Yes, you heard that right – stop starting up!
This may come off as a rant, but hear me out on this one. It’s always a great and exciting thing to hear about startups; their adventures, their pain and gains, but that’s not enough. It’s not enough to run a business.
And that’s the difference right there; between starting up and creating a business. The truth is, it is a lot easier to start something than to sustain and grow it into something greater. That’s the difference between a one-year old company versus one that has been around for a hundred years. Sure, the latter doesn’t sound as cool today but think about it, building a business that lasts a century? That’s beyond startup weekends, community meet ups, business canvases, participating in pitching competitions and raising funds. In fact, it’s about the ‘boring’ stuff – management, operational workflow, processes, SOPs, public relations, customer retention, branding, product innovation, finance planning and more.
But having that said, I don’t blame startups.
Young founders today focus on the desired ending and has subconsciously replaced that with “business”; no thanks to constant focus on the glam on huge fund raising rounds, celebrity entrepreneurs and acquisitions. And to achieve this “exit”, many founders focus on building pitch decks, business plans, canvases, networking opportunities, whatever – but does that matter?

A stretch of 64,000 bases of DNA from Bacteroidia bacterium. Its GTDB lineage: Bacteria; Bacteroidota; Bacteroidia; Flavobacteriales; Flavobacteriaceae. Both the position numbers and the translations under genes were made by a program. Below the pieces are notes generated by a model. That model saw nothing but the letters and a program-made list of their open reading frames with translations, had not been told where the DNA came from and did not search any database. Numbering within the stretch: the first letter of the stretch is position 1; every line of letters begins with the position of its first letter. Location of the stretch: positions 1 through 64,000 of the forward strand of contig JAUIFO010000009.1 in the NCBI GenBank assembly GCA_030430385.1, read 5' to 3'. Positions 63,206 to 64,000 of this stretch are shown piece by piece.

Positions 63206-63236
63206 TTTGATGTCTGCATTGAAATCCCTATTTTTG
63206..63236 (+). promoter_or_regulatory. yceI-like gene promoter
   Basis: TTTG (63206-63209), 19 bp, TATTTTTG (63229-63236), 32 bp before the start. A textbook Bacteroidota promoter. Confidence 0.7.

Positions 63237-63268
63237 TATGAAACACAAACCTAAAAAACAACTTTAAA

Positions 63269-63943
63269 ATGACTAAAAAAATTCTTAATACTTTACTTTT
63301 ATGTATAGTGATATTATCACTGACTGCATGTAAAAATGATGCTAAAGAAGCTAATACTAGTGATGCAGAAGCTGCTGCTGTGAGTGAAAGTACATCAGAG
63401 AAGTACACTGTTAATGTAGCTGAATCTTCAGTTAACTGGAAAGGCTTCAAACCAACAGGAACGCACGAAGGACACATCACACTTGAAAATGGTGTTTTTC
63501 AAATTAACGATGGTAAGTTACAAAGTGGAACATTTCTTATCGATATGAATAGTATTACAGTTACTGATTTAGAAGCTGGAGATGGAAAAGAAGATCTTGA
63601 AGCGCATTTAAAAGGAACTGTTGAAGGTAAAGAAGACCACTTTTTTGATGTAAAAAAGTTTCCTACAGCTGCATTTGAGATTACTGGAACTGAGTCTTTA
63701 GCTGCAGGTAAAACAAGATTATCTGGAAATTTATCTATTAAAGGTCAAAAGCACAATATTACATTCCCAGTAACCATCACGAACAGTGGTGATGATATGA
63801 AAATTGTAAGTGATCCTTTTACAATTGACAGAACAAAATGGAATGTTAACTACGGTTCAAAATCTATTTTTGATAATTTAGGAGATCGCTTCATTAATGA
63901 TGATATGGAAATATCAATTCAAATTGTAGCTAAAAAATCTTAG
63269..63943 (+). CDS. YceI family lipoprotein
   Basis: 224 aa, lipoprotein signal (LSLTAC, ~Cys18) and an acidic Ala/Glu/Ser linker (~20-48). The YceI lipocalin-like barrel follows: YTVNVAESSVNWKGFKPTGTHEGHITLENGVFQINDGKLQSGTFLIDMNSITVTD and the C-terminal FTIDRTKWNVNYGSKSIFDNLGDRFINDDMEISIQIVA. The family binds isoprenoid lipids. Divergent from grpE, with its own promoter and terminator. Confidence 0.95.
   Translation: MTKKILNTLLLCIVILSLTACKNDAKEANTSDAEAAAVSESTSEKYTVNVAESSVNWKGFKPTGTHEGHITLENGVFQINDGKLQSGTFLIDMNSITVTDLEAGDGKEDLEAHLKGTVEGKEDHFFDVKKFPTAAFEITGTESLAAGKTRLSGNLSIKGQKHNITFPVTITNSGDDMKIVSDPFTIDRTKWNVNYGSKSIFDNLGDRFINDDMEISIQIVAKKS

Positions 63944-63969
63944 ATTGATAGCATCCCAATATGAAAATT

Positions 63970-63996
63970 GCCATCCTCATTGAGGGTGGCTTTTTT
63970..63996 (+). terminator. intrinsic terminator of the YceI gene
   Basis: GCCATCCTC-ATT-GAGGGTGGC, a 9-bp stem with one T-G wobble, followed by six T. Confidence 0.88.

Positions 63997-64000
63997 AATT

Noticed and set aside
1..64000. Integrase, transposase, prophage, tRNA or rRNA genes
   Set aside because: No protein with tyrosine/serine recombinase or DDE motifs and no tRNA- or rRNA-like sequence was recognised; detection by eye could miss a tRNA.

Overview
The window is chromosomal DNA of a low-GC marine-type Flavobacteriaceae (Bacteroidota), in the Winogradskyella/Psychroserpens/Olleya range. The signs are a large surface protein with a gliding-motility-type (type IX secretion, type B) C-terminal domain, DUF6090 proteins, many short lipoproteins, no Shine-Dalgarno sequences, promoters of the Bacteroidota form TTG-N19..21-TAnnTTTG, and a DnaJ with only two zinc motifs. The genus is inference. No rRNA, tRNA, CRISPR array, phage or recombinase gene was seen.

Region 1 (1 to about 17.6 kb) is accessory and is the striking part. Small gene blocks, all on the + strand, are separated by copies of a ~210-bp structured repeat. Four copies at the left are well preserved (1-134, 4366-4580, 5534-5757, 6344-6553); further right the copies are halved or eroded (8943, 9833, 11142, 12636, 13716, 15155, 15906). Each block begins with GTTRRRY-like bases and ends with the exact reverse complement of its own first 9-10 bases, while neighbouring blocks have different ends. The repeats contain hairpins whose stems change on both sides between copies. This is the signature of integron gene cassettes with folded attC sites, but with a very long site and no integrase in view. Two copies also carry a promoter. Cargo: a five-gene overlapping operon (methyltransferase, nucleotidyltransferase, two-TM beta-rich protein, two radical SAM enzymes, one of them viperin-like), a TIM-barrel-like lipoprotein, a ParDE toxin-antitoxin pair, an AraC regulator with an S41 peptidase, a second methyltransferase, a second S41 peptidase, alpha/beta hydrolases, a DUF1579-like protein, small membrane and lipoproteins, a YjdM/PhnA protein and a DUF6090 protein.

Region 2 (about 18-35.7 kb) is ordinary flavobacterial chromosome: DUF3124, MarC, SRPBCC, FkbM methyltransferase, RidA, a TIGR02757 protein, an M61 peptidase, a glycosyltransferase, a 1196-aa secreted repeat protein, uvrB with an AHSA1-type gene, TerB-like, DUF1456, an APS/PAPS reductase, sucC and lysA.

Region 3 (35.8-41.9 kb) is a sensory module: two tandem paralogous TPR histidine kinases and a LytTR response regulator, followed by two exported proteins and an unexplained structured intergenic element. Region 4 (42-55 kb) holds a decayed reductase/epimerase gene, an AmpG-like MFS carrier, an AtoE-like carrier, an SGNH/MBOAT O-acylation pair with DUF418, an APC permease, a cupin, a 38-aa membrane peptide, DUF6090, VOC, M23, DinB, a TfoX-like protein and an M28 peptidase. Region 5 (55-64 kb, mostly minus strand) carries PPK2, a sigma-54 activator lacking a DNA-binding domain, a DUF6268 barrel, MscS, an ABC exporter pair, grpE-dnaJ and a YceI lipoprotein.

Here’s what I think a startup should really be like:
#1: It should fulfil a cause
No, it doesn’t need to be world peace or to eradicate hunger, but it should be something positive worth hustling for. All these talks about disrupting traditional businesses and industries shouldn’t even be the primary purpose anyway. You don’t disrupt just because you want to, or to sound cool; you disrupt because you believe you have a better solution that fulfils a cause and brings more benefits than its former self.
#2: It should create job opportunities
Isn’t this what businesses are all about? It’s a high calling to build a team and to ensure that not only they have enough to live by, but also to have an environment where people can be at their best, thriving, and finding fulfilment in what they do. People makes businesses, not otherwise. So instead of focusing solely on product fit and scale, pay attention to your people too!
#3: It should make money and stimulates the economy
By that I mean profits! Not through fund raising, glorified exits, winning pitching competitions or at the expense of your team. I’m talking about hard cash that you can actually see and spend without the expense of your business or others. It doesn’t make sense to raise millions but only to squander them all away because of ‘market acquisition’. That just means poor execution, and the only disruption you are making is to yourself.
Want to build something cool and sexy? Stop starting up and build a business.